The Deerwood Auditorium from the south
|Location||27 East Forest Road, Deerwood, Minnesota|
|Area||Less than one acre|
|Architect||Carl H. Buetow, Works Progress Administration|
|NRHP Reference #||95001376|
|Designated||November 29, 1995|
The Deerwood Auditorium is a community center in Deerwood, Minnesota, United States, built as a Works Progress Administration project. The auditorium, built in 1935, is listed on the National Register of Historic Places, a rare surviving example of federal relief architecture in Minnesota.
Town officials had been discussing building a community hall in 1933, but during the Great Depression, the town was strapped for cash. A local resident, Beriah Magoffin, donated two lots for the building, but there was still a need for cash to actually build the structure. Meanwhile, Franklin D. Roosevelt's New Deal programs not only provided employment and economic relief, but also built lasting infrastructure improvements. The town first received funding for the auditorium in 1935 through the State Emergency Relief Administration, but the SERA's function was later subsumed by the Works Progress Administration.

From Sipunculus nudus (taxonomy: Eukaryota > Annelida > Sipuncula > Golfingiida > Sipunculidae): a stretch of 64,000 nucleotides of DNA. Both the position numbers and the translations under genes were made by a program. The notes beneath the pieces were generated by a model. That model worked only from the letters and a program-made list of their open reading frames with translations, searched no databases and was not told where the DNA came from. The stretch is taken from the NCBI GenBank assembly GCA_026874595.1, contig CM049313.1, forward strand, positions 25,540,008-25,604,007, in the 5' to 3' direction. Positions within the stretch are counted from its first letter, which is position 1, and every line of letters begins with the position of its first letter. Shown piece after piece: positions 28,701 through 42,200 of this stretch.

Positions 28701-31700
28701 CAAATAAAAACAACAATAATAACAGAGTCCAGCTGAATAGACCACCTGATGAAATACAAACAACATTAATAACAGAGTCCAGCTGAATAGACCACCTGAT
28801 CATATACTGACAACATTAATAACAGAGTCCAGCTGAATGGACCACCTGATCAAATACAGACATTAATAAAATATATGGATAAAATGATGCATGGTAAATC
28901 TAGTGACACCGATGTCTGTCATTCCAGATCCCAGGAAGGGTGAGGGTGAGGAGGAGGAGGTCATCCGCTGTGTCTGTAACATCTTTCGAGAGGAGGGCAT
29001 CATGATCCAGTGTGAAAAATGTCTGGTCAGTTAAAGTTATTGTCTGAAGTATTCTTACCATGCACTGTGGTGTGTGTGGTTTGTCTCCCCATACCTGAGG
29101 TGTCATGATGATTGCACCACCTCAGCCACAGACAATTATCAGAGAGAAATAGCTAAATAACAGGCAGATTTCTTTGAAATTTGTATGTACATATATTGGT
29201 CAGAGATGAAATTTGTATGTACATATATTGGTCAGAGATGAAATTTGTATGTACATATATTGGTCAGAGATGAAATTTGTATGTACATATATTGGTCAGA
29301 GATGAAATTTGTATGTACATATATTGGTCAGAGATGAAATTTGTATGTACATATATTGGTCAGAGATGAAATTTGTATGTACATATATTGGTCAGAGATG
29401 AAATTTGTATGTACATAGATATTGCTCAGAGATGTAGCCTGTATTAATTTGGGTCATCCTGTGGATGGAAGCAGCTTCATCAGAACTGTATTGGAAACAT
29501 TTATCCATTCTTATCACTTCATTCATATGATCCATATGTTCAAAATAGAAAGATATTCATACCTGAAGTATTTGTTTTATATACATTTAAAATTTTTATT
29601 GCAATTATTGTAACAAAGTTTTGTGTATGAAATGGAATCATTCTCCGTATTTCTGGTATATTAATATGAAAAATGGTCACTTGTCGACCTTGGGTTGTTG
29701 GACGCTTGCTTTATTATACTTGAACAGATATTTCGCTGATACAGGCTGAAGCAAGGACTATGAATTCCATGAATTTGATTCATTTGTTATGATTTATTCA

The auditorium was designed by Carl H. Buetow, who had worked for a while under Clarence H. Johnston, Sr., a notable civic architect in Minnesota. Many local materials were used in an effort to save on costs. In particular, local men collected nearly 800 tons of fieldstone for the facing of the building. Some material, such as brick, was salvaged from the old Meacham Mine building. Despite shortages of money during the construction, the building was substantially completed in time for its first event, a lutefisk supper held on October 29, 1936. Final touches were completed in early 1937. The interior of the building contains a basketball court and auditorium, with a stage on the north end. The second floor of the building contained a balcony on each side of the court, while the first floor also housed the kitchen, library, locker rooms, and a city council room. The rear of the building housed the town's fire station.
The building has hosted events such as lectures, company meetings, exhibits, fraternal gatherings, graduations, and awards banquets, as well as several annual lutefisk dinners.